What Computer Hardware do I need for my VFX Workstation?

Building the best computer for VFX Work

In my day-to-day, I interact with many different types of artists, who have vastly different technological needs. They constantly ask “How can I best configure my personal computer for VFX like the one I have at work?”

Here’s a quick guide to figuring out what kind of computer you really need to edit and render visual effects, so your personal system is as powerful as your work setup.

Q: I love Apple, I think it’s great for creative work. Which Mac do you recommend?

A: Yes, Macs are powerful. Do you have $18k for a brand new, fully loaded iMac Pro? The last time the Apple Mac Pro line was updated was seven years ago in 2012.  That lack of refresh support does not bode well for cutting edge approaches.

I love Apple, but it’s hard to recommend putting so much money down when you can get equivalent or better processing power elsewhere. For maximum power, scalability and most reasonable price you’ll want to look into a stable and upgradable Windows 10 machine. (I see you Linux folks, but that’s another article.)

Q: Okay, Windows 10. What about a beefy Windows laptop? Would that work?

A: Those Microsoft Surface Pro commercials are misleading. Unless you are exclusively doing still image, environment or 2D Character design work, you might find your laptop struggling to do more complex operations. If touchscreen with pen capability is essential, look at a tablet/screen combo from Wacom, or if you’re more adventurous try the Chinese made XP-PEN. If a laptop is a must, look into an Alienware, but beware the limitations of render power on laptops.

Q: I just want to buy a computer. What should I look for?

If you want tried and true with good support, go with a Dell or HP configuration. You can buy them with parts replacement and warranty, which will definitely come in handy.

When shopping, look for the following specifications:

  • Window 10 Professional
  • An Intel i9 processor (3.5Ghz or higher) with 8, 16 or 32 cores
  • A decent GPU accelerated video card (more on this later)
  • Minimum of 32 GB of ram
  • A primary SSD, and secondary SSD for render scratch something like an M.2 NVMe. I recommend the Samsung 970 EVO. Having an NVMe is especially useful if you’re doing high-resolution texture work and are baking textures in Substance Painter or a similar program.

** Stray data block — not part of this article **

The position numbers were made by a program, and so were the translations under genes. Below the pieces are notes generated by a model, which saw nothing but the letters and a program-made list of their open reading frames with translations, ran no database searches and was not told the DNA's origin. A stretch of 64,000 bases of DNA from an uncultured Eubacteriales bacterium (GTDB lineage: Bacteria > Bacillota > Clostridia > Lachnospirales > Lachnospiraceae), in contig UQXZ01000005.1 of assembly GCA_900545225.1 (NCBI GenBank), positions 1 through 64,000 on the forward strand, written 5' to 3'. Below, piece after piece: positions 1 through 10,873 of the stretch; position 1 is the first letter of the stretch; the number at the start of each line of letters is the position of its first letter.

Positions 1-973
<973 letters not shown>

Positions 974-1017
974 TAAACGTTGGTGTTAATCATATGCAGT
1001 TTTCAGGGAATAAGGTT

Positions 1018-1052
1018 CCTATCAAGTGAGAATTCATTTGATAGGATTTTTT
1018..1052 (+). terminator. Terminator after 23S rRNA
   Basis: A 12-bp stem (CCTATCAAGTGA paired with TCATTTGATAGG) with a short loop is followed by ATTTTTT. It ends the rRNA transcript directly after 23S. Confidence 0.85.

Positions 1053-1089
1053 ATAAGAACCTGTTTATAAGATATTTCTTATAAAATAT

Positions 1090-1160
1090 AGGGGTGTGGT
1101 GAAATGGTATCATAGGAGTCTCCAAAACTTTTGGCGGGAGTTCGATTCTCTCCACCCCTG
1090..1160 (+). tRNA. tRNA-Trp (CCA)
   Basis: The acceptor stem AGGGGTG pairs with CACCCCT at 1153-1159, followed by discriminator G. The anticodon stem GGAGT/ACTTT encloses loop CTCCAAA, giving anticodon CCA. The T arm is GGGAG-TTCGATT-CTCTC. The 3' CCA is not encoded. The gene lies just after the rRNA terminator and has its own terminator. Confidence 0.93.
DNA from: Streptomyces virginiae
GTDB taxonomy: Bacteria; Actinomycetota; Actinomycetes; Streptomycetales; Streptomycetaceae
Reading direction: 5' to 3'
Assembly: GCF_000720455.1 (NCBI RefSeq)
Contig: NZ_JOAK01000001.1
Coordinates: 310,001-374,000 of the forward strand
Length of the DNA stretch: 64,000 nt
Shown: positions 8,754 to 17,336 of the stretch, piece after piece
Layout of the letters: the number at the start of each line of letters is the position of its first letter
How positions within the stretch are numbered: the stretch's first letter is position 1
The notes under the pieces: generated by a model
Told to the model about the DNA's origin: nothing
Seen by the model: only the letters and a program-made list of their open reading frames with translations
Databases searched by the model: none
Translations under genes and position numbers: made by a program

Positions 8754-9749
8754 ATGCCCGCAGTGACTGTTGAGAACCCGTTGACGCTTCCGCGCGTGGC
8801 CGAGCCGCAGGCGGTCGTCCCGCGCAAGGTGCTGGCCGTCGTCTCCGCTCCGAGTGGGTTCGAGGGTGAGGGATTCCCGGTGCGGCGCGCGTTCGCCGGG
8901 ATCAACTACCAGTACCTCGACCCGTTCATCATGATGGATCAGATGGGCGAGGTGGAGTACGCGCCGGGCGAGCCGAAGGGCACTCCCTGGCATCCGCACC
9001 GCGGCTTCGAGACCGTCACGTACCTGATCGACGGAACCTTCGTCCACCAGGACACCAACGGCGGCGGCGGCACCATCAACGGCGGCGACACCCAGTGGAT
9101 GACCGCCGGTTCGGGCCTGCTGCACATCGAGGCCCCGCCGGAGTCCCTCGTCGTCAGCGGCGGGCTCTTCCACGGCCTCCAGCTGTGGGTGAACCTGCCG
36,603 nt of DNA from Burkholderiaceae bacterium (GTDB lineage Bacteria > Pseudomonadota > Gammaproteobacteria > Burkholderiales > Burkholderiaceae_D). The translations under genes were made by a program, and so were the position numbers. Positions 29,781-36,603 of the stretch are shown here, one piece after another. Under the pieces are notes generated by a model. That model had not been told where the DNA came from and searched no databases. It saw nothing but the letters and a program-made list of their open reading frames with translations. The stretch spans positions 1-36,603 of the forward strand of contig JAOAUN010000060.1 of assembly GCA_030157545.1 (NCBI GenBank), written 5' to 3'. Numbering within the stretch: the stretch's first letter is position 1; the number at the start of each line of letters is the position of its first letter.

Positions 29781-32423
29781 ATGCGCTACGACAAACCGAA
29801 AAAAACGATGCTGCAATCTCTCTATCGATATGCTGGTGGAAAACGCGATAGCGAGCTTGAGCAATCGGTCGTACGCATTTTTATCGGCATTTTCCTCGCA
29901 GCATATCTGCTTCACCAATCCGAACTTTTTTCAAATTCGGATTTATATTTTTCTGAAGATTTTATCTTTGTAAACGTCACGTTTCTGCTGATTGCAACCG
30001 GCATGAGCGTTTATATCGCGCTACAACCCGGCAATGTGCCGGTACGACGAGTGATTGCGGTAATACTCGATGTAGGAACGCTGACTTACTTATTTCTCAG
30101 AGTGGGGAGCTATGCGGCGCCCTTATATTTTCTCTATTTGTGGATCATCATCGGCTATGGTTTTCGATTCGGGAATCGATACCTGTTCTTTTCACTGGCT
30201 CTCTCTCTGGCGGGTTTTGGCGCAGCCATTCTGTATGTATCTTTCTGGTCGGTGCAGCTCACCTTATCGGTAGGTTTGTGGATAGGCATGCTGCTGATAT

What Computer Hardware do I need for my VFX Workstation?

Q: When do I need a specialized video card? How do I best render?

The Million Dollar question! Off the shelf video cards will not do the heavy lifting you need them to do. Even a beefed up desktop with lots of CPU still can struggle with rendering. A specialized video card that uses an onboard GPU (graphics processing unit) is required to best take advantage of the ability to render large files quickly.

Answer two key questions:

  • What is your primary artist application and use? Are you creating and manipulating 3D objects In Maya (or other similar program) that will be animated? Are you creating simulations in Houdini? Are you comping in Nuke?
  • What render engine do you want to use with that program? You’ll want to consider what rendering engine (v-ray, redshift, etc.) Each render engine has pros and cons so read-up and find out what makes sense for what you are trying to do.

Q: Great, now I know which programs I’m working in, and I know what render engine I’d like to use. So, which GPU accelerated video card should I get?

After you decide which render engine you are using, now is time to select an appropriate video card.

The first place to start is always the manufacturer website. They almost always have lists of tested and supported video hardware. For example, Maya’s “Certified Graphics Hardware” lists will give a break down for every version of Maya. Remember, if the video card is not listed, then it is not supported.  

An open secret in VFX is that sometimes you can use a powerful consumer video card marketed towards gamers. The Nvidia Geforce RTX 2080 Ti, is billed as a card for 4k gaming, but it’s actually a reasonable choice for GPU acceleration without the premium price tag.

Now that you have a better idea of what you need, go out there and put together something awesome!